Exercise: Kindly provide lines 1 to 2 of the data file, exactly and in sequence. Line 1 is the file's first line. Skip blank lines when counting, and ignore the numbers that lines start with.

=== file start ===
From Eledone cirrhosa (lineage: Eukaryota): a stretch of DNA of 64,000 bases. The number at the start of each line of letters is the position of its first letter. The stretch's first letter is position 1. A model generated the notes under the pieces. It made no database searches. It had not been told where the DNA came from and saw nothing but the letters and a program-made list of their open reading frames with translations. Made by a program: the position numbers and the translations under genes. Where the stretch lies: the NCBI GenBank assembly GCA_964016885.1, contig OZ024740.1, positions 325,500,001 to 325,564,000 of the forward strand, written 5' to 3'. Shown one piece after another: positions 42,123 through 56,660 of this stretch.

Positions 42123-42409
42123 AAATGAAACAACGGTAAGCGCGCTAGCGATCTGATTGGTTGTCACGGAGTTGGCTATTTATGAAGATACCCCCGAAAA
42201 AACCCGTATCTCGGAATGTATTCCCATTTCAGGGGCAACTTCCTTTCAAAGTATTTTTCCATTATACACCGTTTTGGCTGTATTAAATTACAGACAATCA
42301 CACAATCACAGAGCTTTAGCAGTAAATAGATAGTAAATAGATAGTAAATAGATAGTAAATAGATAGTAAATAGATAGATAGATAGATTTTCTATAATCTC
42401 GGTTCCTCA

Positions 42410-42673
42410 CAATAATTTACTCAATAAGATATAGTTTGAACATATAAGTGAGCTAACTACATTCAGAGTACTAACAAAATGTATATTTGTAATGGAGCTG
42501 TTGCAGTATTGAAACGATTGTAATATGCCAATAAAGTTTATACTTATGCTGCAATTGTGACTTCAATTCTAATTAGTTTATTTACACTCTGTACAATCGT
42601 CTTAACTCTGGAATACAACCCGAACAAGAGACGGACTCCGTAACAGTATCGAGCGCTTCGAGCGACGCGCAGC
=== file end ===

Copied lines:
From Eledone cirrhosa (lineage: Eukaryota): a stretch of DNA of 64,000 bases. The number at the start of each line of letters is the position of its first letter. The stretch's first letter is position 1. A model generated the notes under the pieces. It made no database searches. It had not been told where the DNA came from and saw nothing but the letters and a program-made list of their open reading frames with translations. Made by a program: the position numbers and the translations under genes. Where the stretch lies: the NCBI GenBank assembly GCA_964016885.1, contig OZ024740.1, positions 325,500,001 to 325,564,000 of the forward strand, written 5' to 3'. Shown one piece after another: positions 42,123 through 56,660 of this stretch.

Positions 42123-42409